OK We use cookies to enhance your visit to our site and to bring you advertisements that might interest you. Read our Privacy and Cookies policies to find out more.

News Americas

Researchers have received a provisional U.S. patent to develop a simple device that can be used to identify the Zika virus peptides in saliva outside of the laboratory. (Photograph: Jarun Ontakrai/Shutterstock)
0 Comments Aug 28, 2017 | News Americas

Researchers test new means of Zika diagnosis

Post a comment by Dental Tribune International

LONDON, Ontario, Canada: Researchers have used proteomics to examine proteins and peptides in saliva in order to accurately detect exposure to the Zika virus. With 70 countries and territories reporting evidence of mosquito-borne Zika transmission, there is an increased need for a rapid and effective test for the virus.

By analyzing the saliva of a mother infected with Zika during pregnancy and her twins—one born with microcephaly and one without—the researchers from the University of Western Ontario were able to pinpoint the specific protein signature for Zika that is present in saliva. This discovery may provide an effective way to screen for exposure. The team of international scientists, led by Dr. Walter Siqueira, also uncovered important clues about how the virus passes from mother to baby and its role in the development of microcephaly, a birth defect in which a baby’s head is abnormally small and its brain underdeveloped.

The research findings suggest a vertical transmission of the virus between mother and baby. The mutations in the amino acid sequence of the peptides were different for each twin, indicating that these mutations may play a role in whether a baby will develop microcephaly.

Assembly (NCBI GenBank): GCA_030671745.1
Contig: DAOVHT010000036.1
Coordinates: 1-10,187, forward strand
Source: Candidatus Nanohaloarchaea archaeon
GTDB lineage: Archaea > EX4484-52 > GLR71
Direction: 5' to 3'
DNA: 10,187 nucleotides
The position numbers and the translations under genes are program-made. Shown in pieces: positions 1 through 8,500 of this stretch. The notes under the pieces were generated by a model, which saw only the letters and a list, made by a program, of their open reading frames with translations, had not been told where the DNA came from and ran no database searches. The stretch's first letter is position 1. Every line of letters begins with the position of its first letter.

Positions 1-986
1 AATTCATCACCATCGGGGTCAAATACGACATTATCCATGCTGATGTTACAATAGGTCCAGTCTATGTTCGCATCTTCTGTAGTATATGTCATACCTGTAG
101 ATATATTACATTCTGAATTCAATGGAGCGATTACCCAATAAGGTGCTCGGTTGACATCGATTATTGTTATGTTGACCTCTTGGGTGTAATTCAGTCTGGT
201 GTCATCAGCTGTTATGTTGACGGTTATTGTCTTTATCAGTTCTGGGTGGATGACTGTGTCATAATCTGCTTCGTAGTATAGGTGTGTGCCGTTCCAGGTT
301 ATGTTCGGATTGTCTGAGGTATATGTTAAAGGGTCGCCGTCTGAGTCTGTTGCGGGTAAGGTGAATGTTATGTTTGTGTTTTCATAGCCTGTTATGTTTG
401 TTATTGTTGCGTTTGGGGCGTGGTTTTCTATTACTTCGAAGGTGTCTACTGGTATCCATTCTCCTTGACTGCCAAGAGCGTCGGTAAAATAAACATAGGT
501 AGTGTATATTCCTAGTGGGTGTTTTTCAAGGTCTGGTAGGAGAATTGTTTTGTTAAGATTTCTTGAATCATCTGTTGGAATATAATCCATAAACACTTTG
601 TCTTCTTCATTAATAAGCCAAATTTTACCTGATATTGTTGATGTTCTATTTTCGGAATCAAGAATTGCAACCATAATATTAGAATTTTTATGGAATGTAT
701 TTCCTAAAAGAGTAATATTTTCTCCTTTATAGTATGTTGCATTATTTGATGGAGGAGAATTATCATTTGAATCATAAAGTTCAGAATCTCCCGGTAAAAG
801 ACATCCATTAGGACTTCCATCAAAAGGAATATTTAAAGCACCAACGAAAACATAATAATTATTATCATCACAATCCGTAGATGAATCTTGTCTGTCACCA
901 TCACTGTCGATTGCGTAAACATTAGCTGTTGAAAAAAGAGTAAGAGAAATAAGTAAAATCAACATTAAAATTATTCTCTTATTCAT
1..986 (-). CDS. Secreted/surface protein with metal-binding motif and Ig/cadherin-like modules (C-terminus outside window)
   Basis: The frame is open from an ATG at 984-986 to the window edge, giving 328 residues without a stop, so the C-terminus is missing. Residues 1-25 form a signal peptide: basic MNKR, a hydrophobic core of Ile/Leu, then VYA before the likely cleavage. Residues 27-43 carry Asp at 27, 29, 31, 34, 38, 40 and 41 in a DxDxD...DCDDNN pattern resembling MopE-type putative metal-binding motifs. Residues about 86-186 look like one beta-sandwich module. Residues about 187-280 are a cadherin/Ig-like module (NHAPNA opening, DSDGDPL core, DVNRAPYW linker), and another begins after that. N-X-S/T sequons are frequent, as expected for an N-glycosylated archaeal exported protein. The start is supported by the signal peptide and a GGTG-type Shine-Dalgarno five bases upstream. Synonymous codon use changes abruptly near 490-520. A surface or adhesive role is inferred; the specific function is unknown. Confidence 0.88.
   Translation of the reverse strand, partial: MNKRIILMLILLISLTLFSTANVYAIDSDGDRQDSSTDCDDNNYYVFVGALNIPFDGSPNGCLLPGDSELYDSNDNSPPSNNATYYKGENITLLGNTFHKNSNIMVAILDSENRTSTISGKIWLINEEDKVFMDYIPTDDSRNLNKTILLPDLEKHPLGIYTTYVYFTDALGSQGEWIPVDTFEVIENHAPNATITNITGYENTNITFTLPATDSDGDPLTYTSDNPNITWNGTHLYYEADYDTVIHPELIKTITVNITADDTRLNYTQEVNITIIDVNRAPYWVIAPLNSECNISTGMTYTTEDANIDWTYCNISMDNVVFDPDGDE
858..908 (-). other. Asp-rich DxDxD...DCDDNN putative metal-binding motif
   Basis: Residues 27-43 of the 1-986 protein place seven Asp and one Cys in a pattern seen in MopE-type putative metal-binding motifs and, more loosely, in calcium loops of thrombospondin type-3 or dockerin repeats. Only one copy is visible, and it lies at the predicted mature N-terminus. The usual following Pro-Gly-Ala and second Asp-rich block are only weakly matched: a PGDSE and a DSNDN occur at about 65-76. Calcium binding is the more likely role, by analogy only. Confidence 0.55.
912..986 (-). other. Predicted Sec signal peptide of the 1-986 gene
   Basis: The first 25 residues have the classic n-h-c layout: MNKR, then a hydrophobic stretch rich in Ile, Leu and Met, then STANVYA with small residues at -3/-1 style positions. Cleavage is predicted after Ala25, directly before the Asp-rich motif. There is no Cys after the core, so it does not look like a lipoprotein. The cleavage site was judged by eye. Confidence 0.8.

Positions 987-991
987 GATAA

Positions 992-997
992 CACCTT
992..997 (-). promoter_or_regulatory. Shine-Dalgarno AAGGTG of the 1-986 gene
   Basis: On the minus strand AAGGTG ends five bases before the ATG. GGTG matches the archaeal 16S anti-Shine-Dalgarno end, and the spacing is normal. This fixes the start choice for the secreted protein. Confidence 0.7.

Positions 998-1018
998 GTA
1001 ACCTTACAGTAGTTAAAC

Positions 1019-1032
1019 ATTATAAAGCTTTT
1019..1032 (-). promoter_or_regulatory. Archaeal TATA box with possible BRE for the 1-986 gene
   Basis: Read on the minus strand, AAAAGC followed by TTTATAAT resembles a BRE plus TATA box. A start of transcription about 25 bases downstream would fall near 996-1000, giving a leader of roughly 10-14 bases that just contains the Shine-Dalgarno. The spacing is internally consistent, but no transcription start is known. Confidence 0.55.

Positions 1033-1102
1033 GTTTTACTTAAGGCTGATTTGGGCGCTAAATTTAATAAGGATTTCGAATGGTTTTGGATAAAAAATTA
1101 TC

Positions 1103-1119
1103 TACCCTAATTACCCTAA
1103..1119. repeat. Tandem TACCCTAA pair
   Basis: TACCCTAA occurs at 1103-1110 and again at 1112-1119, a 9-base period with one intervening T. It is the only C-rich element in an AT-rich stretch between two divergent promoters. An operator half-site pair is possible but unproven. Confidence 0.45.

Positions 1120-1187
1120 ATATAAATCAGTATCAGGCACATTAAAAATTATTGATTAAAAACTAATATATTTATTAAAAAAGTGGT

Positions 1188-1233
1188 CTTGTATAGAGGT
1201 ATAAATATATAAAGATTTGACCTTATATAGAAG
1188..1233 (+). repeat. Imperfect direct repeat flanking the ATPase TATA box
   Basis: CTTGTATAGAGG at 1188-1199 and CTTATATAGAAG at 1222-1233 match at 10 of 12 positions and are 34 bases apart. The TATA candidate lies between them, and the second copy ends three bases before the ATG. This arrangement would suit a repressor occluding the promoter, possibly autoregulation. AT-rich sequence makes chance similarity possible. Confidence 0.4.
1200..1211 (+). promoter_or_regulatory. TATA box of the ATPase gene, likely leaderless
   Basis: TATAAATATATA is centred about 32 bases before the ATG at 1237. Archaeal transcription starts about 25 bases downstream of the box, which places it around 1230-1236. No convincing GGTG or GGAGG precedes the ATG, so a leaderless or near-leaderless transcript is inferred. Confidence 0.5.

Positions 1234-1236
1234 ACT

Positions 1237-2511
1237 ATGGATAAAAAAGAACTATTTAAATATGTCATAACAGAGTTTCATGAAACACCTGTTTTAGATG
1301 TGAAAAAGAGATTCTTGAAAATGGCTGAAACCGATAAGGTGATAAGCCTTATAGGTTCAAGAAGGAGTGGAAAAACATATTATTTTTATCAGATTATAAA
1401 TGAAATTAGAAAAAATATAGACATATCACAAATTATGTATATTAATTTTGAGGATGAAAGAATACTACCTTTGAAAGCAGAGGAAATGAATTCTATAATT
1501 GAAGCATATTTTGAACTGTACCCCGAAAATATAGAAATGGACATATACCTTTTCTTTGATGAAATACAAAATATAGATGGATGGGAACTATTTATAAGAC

Currently, the Centers for Disease Control and Prevention use blood tests to look for changes to RNA in order to diagnose Zika. The drawback to this method is that it is only able to detect the virus for up to five to seven days after exposure. Siqueira pointed out that, because the proteins and the peptides that come directly from the virus are more stable than RNA, saliva proteomics can detect the virus far longer after exposure than with the current method. In the study, the window of detection was extended to nine months post-infection.

“We are very excited to publish findings that shed light on the transmission of Zika virus and present an innovative approach to assessing the presence of Zika virus,” said Journal of Dental Research Editor-In-Chief Dr. William Giannobile. “This research has the potential to positively impact global health. By detecting the virus, the infected individuals can have their symptoms and the virus progression properly monitored, as well as take action to stop the spread of the virus which causes these devastating craniofacial defects in newborns.”

The study, titled “Postnatal identification of Zika virus peptides from saliva,” was published in the September issue of the Journal of Dental Research.

Related Content
Post a comment Print  |  Send to a friend
0 Comments
Join the Discussion
All comments are subject to approval before appearing. Submit Comment